By Chris Krehmeyer, President/CEO, Beyond Housing
Can we please press the pause button on the rush to dismantle municipalities in the County? Pause does not mean change should not occur. It does not mean past practices of some municipalities are acceptable. It does not mean consolidations or mergers will never occur. Pause implies: can we have a thoughtful, rational conversation about what we are trying to achieve and how do we get there? Can local communities drive this conversation, not Jefferson City or the County Executive’s office? The state and county are clearly partners in this conversation but they should not be the drivers.
Discriminatory practices for decades by white leadership in the region segregated the African American community and harmed the long-term strength and vitality of many neighborhoods and municipalities, especially in North County. Now, do we want to abdicate leadership for needed change to outsiders who do not know, care, or relate to these communities? These communities are predominantly African American and have predominantly African American elected leadership. We as a region should not walk away from local elected representatives without hearing the community’s perspective and desires for their governments.
Over the last five years, well before the explosion of Ferguson, in partnership with Beyond Housing, a place-based community development organization, the mayors of the 24 municipalities of the Normandy Schools Collaborative have been working together to provide the most efficient and effective government to residents and tax payers . Here are a few highlights:
In 2013, Cool Valley made the decision to dissolve their police department and contract services with another 24:1 municipality—Normandy. As a result, Cool Valley saved roughly $200,000 annually, while also providing better quality services for its residents. Normandy also provides policing services for Bellerive Acres, Greendale and Glen Echo Park.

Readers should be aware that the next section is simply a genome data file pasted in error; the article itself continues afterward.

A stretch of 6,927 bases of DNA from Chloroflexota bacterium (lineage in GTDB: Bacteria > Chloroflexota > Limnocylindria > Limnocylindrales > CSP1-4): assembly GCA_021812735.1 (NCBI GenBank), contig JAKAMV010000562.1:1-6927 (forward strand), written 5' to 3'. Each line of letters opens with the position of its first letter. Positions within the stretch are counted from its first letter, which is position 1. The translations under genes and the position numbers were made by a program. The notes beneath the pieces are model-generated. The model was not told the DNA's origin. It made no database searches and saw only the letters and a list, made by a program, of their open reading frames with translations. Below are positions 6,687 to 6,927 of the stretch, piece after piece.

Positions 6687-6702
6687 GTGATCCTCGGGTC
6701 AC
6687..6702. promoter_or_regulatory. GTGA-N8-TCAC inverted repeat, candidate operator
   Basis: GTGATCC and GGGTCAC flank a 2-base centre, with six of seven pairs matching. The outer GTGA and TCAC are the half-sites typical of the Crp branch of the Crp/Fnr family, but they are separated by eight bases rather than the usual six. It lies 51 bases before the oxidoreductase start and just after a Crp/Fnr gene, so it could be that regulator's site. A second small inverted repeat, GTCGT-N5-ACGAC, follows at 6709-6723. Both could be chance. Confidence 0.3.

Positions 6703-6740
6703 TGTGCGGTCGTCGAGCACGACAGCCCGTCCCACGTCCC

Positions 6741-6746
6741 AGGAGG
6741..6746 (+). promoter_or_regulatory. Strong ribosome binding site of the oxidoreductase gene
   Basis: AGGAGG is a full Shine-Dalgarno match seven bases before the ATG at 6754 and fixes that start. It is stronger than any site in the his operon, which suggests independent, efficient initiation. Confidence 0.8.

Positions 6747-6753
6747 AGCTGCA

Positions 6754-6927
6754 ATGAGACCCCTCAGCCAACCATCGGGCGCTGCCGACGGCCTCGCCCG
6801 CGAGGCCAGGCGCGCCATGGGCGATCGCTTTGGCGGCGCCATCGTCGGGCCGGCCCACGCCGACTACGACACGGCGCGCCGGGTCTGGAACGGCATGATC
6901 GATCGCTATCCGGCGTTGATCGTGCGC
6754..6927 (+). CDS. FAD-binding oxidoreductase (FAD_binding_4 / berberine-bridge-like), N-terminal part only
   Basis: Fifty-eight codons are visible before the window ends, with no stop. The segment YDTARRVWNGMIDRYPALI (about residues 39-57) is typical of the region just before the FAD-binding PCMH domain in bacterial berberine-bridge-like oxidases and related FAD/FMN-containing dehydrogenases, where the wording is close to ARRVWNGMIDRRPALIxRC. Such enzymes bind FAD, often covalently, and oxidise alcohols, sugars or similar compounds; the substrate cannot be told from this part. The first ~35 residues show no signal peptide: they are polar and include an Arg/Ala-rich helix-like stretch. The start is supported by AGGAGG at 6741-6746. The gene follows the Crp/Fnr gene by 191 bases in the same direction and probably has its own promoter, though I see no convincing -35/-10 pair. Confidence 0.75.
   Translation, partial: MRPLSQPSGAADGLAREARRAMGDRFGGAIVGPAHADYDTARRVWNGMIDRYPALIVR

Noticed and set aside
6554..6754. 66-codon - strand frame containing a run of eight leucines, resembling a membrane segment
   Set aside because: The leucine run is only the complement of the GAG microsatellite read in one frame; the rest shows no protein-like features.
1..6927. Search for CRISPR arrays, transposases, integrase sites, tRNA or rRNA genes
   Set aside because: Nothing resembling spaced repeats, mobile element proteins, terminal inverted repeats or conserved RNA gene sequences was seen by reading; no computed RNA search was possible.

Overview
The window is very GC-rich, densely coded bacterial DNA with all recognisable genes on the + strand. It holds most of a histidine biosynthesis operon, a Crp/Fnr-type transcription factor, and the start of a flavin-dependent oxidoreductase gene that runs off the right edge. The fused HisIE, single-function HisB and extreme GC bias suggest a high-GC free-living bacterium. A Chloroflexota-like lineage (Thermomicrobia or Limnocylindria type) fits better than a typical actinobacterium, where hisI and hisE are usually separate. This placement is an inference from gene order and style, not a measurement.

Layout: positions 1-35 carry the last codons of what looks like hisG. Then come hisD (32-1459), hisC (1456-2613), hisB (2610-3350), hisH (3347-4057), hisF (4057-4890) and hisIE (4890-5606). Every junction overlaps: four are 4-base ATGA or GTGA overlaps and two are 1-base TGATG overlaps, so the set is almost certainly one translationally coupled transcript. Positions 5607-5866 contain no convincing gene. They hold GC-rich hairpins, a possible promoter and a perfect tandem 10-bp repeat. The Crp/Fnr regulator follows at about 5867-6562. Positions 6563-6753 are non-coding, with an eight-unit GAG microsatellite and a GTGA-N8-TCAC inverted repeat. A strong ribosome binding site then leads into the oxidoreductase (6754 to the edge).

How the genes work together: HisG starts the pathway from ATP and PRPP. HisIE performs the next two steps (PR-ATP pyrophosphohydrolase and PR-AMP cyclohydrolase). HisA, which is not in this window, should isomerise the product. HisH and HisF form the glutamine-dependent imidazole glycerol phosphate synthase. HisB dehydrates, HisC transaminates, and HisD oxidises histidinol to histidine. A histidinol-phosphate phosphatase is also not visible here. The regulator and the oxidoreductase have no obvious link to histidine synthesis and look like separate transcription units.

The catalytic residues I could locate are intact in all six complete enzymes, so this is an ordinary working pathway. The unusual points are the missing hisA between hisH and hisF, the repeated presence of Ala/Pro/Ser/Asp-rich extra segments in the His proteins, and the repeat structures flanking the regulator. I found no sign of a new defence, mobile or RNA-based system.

In 2015 both Charlack and Wellston decided to dissolve their police departments and contract with the newly formed North County Police Cooperative run by Vinita Park. Vinita Park also provides policing for Vinita Terrace. Total savings for Charlack, Vinita Terrace and Wellston for one year is nearly $1 million. The Co-op focuses on customized community policing and is currently pursuing its national CALEA accreditation.
In 2015, in partnership with the Normandy Schools Collaborative, 24:1 mayors received a two-year $750,000 grant from the U.S. Department of Justice to place a Community Resource Police Officer in every Normandy school building.
The City of Pine Lawn led a successful bidding effort to find a more efficient and cost effective way to provide trash services, resulting in savings of over $70,000 a year for participating cities. In addition to hard savings, the cities designed a model contract based on the best services and terms, which included benefits such as a 10% senior discount, calendars, free containers, weekly and quarterly reports and overall better service.
Four municipalities are working with St. Louis County to collectively pool funds for demolition, street repair and other beneficial purposes. The municipalities are currently working on a collective bid on demolition and anticipate saving over $2,000 or 20% on each of the 51 homes to be demolished.
Twelve municipalities are exploring the consolidation of a joint, 24:1 community court.
13 municipalities received almost $80,000 in tree inventory and maintenance grants from the Missouri Department of Conservation (MDC). In 2015, MDC awarded a $500,000 grant over 5 years to 24:1 Mayors and Beyond Housing to design a self-sustaining municipal services district, focused on strategic tree management but applicable to other types of municipal services, as well.
125 elected officials and key staff completed NIMS (National Incident Management Systems) training required by FEMA.
As these results show, the 24:1 municipalities are changing, improving, and evolving to meet the needs of residents and tax payers. This commitment to place-based, locally led work is building stronger communities. The only narrative our region has heard is that these municipalities are incompetent, unneeded, and unfair. That is not the whole story. Change is happening and, as these results show, if supported by the state and County, the 24:1 community will continue to evolve, improve and lead the way to what a new North County can look like.
Articles in “From the Field” represent the opinions of the author only and do not represent the views of the Community Builders Network of Metro St. Louis or the University of Missouri- St. Louis.